But even then, females produce relatively few eggs and mortality for the newborn turtles that are about the size of a quarter are high. In some cases, it can take decades before a female produces an offspring that takes her place in the wild.

All of this makes Blanding’s turtle populations vulnerable to threats, especially of the human kind. They cannot reproduce fast enough to recover from an especially bad period, and their wandering often places them on roadways, in the path of vehicles.

A turtle’s shell can protect it from predators, Ferraro said, but not an SUV.

But more than a decade ago, as construction crews prepared to widen a stretch of highway passing through the Valentine wildlife refuge authorities were forced to consider the Blanding’s turtle. And they wound up demonstrating one effective way to save it.

Minutes tick by in silence on the shoulder of U.S. Highway 83, until the distant rumble of a semi-truck grows into a thundering woosh.

This is the danger the Blanding’s turtle faces, Ferraro said last month while he was at the refuge performing a field survey of the species. To illustrate, he set a smashed, sun-baked Blanding’s carcass on the ground. He had found it on the road earlier in the trip.

Almost everywhere the species is found, road mortality is one of the main threats to its survival.

In 2000, as the Nebraska Department of Roads prepared to widen the 7.6-mile stretch of Highway 83 that runs through the Valentine refuge, the question arose of how to protect the Blanding’s turtle. The roads department brought in specialist Jeffery Lang, then a professor at the University of North Dakota, to survey the turtle population and suggest how best to accommodate it.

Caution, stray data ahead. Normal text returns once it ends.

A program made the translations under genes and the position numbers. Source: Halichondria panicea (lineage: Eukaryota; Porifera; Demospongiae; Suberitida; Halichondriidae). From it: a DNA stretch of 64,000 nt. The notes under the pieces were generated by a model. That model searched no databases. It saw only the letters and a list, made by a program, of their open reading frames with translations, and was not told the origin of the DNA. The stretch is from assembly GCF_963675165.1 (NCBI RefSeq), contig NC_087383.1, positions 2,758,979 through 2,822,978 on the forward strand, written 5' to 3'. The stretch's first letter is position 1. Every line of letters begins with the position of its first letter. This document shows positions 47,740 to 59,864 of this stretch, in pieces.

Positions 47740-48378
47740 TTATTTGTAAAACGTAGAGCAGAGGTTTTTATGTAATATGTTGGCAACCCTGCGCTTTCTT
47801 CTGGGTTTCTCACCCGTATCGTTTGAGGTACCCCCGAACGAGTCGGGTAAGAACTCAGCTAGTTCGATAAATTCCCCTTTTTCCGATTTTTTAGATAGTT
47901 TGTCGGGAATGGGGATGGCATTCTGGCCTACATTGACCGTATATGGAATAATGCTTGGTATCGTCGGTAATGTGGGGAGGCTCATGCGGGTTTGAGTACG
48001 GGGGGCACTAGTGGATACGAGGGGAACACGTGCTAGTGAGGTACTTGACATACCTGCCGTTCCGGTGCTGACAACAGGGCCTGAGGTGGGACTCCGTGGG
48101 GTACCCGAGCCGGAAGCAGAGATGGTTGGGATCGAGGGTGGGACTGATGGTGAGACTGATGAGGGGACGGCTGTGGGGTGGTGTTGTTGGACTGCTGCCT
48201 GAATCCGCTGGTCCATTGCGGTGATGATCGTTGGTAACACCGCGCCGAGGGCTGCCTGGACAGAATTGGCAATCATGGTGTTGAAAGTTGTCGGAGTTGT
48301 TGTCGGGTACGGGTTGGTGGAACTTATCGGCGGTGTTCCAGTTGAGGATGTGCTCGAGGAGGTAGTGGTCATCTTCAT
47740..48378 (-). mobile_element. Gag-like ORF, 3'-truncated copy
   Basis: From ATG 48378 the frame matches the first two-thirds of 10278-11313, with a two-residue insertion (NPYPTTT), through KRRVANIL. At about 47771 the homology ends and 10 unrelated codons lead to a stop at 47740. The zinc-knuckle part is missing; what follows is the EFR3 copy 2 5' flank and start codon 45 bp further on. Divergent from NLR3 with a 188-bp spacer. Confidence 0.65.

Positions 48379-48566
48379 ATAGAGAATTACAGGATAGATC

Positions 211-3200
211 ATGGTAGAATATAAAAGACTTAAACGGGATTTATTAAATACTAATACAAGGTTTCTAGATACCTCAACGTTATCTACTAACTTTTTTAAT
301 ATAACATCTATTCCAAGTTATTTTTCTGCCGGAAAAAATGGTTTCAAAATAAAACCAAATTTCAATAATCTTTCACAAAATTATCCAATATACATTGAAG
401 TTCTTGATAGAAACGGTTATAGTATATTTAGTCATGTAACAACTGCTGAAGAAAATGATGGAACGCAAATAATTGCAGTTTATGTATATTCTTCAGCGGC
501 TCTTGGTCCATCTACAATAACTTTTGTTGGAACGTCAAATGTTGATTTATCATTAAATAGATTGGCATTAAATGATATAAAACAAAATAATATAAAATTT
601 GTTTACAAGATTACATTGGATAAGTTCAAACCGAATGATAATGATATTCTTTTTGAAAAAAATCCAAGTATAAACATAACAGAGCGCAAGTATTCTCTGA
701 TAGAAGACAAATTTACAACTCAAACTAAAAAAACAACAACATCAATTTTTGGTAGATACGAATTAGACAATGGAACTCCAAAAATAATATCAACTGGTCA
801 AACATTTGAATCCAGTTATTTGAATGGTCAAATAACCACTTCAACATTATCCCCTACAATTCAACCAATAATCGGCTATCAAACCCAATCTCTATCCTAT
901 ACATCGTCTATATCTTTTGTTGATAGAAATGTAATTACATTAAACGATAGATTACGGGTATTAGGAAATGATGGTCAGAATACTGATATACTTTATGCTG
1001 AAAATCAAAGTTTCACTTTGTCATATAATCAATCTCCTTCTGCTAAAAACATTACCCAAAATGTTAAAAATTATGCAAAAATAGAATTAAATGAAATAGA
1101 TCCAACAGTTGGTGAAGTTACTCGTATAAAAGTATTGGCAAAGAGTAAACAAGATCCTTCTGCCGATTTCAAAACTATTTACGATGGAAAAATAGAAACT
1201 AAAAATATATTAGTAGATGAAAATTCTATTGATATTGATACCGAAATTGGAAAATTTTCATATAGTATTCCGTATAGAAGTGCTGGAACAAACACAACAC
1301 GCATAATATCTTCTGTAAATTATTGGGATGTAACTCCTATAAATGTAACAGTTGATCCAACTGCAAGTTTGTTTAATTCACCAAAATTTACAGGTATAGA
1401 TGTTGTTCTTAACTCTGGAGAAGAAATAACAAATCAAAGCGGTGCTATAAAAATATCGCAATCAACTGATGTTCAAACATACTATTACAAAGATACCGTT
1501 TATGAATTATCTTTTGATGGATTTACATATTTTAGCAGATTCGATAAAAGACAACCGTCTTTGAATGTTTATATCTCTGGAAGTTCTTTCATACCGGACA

The solution: three lengths of chain-link fence on either side of the highway. The fencing was installed in valleys where, on both sides of the road, water collects. The barriers prevent turtles hanging out in the nearby marshes from scampering up onto the roadway.

Instead, the fence funnels the turtles into partially submerged culverts, allowing the waterborne creatures to swim underneath.

“There was more done in Nebraska, where they can afford to not pay attention (to the turtle population), than in many of the Eastern states,” Lang said.

In areas without the fence, Nenneman said, 65 percent of turtles that tried to cross the road wound up dead. In areas with the fence, that number shrank to 24 percent.

That’s significant, Nenneman said. Research shows it takes a very small number of adult Blanding’s turtle deaths to have a negative impact on the whole population.

There are other threats. The species has been known to be targeted for the international pet trade. In 2013, U.S. Fish and Wildlife Service officials reported that trade of the turtle appeared to be on the rise.

So, who cares? It is just a turtle, after all, and there are hundreds of species. Colorful ones, even. Like our new (as-yet unofficial) state reptile.

The biologists, Ferraro and Nenneman, speak in practical terms. Every species, they said, has a place in the local ecosystem. It’s in our best interests to care for as many as we can. If one falls, others will follow.

“The first rule of intelligent tinkering is to keep all the parts,” said Nenneman, paraphrasing conservationist Aldo Leopold.

Nebraska residents are fortunate to have the Sand Hills, Nenneman said, which appear much as they did before human settlement. In the Valentine refuge, most of the plants are native. Most of the ecosystem is intact.

“It’s like turtle heaven,” Lang said.

The same can’t be said for other places.

“Mankind has done many things the wrong way during our quest for development, progress and profit. Much has been destroyed and lost,” Bartels said.

The Blanding’s turtle roamed the landscape long before humans were around to hurt it, he said. It is a harmless and beautiful species that we’ve managed to preserve in the Cornhusker State. In a way, Bartels said, it belongs here.

And that, he said, is something Nebraskans can be proud of.